After the turbulent events of the Second World War and the difficult years for international sport that followed, football managed to get back on its feet fairly quickly. As early as 1946 a FIFA Congress was held in Luxembourg, one of the items on the agenda being to select the host country for the 1950 World Cup.

Brazil were assigned the task of organising the 1950 competition for the World Cup trophy, now to be called the Jules Rimet Cup in honour of the long-serving French President of FIFA. South America as a whole had not been greatly affected by the Second World War and in fact, from a football point of view, had experienced a boom. Argentina especially had been the team of the 40s, winning the Copa America four times. But their decline had already begun with their stars moving to Colombia and Mexico in search of greater rewards, and their association were again denied the World Cup as it went this time to their great rivals Brazil.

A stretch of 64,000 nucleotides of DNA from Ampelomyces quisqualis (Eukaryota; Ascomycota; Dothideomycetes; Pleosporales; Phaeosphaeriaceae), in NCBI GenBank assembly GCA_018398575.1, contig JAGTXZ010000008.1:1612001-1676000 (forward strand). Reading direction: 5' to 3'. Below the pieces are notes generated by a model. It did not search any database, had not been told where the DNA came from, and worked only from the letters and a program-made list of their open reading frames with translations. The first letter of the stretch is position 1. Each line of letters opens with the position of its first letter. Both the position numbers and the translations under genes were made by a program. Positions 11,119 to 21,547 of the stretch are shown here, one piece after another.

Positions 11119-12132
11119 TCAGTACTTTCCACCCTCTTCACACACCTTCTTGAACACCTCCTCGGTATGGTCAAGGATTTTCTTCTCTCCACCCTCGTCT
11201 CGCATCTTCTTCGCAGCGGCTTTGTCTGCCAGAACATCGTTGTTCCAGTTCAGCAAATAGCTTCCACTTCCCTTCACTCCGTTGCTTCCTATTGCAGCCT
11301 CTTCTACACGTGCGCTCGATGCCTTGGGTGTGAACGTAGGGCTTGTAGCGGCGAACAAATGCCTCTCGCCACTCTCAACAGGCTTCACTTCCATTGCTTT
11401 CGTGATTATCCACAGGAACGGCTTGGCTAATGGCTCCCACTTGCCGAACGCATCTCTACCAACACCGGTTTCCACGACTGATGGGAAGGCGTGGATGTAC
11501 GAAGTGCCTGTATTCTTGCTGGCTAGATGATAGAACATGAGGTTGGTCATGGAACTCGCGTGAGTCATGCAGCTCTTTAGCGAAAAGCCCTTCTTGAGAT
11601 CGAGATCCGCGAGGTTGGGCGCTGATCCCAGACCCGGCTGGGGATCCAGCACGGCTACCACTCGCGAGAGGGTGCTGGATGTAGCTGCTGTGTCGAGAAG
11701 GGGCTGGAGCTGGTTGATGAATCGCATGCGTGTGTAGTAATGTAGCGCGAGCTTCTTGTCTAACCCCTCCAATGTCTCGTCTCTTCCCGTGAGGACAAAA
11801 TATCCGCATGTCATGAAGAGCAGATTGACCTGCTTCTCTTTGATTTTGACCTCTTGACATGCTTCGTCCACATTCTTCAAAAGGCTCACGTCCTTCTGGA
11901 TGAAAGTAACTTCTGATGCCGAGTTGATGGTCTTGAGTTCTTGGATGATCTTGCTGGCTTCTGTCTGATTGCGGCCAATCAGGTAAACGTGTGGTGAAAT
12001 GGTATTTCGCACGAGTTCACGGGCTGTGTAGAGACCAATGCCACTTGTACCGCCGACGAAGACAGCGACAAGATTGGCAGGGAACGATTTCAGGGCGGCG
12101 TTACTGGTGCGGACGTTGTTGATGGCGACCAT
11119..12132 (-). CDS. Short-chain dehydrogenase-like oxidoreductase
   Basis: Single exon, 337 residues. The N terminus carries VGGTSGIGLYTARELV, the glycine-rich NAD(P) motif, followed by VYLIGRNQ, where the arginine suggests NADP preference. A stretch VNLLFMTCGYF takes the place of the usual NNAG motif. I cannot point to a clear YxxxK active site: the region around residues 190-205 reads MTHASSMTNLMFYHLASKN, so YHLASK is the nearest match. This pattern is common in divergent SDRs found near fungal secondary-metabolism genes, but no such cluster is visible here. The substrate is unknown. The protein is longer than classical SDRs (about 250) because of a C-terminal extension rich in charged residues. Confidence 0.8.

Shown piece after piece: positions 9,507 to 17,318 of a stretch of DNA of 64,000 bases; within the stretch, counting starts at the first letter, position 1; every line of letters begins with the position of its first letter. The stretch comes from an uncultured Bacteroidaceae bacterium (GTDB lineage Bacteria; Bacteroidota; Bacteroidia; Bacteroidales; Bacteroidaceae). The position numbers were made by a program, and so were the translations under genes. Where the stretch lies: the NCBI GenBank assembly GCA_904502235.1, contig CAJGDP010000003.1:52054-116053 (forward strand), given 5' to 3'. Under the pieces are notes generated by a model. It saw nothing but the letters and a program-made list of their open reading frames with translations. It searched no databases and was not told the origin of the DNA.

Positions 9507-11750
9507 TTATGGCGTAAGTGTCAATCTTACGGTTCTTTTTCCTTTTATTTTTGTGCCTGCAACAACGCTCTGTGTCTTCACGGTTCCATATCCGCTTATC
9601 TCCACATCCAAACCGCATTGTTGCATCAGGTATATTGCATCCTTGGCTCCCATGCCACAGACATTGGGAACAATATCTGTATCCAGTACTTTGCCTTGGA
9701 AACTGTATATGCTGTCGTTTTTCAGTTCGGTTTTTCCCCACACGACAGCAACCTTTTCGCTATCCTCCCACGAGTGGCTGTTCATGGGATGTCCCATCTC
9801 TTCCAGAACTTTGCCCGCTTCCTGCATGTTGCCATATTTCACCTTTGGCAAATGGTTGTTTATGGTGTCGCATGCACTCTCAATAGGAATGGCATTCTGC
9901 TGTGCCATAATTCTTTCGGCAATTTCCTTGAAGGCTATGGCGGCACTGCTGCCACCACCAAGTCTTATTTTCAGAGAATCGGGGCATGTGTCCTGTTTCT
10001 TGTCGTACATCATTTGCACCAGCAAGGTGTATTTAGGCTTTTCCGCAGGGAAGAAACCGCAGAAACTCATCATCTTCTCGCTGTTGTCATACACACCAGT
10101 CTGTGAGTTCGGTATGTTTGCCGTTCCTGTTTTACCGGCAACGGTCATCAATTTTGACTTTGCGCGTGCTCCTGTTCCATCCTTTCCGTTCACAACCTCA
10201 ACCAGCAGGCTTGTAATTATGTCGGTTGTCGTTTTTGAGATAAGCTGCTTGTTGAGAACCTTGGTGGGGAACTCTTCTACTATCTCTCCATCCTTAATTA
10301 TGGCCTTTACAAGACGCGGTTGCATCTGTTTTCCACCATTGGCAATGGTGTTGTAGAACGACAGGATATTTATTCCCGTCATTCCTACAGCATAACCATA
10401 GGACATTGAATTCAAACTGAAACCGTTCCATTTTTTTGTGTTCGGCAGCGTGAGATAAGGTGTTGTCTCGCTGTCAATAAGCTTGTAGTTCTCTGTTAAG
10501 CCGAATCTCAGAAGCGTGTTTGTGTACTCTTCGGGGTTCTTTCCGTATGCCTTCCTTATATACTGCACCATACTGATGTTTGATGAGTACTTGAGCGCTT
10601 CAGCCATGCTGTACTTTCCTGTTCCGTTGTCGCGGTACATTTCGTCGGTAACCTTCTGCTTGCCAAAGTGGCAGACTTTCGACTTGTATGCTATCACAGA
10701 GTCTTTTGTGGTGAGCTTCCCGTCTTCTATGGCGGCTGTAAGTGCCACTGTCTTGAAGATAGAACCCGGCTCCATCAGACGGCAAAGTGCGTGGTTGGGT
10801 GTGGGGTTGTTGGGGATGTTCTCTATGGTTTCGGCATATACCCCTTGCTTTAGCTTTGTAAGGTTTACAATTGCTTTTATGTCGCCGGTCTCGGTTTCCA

The Brazilian Association had begun campaigning back in 1947 against the knock-out format and so two years later a preliminary round began, from which more and more associations withdrew yet again - including Argentina. For political reasons the East European countries did not even enter, which deprived the competition right away of some of the potentially strongest teams, - Soviet Union, Czechoslovakia, Hungary. Title-holder Italy however did enter, despite the air disaster of Superga in 1949 in which the entire AC Turin team were killed, a number of whom were national team players. Understandably, the weakened Italian national team travelled to Brazil by ship.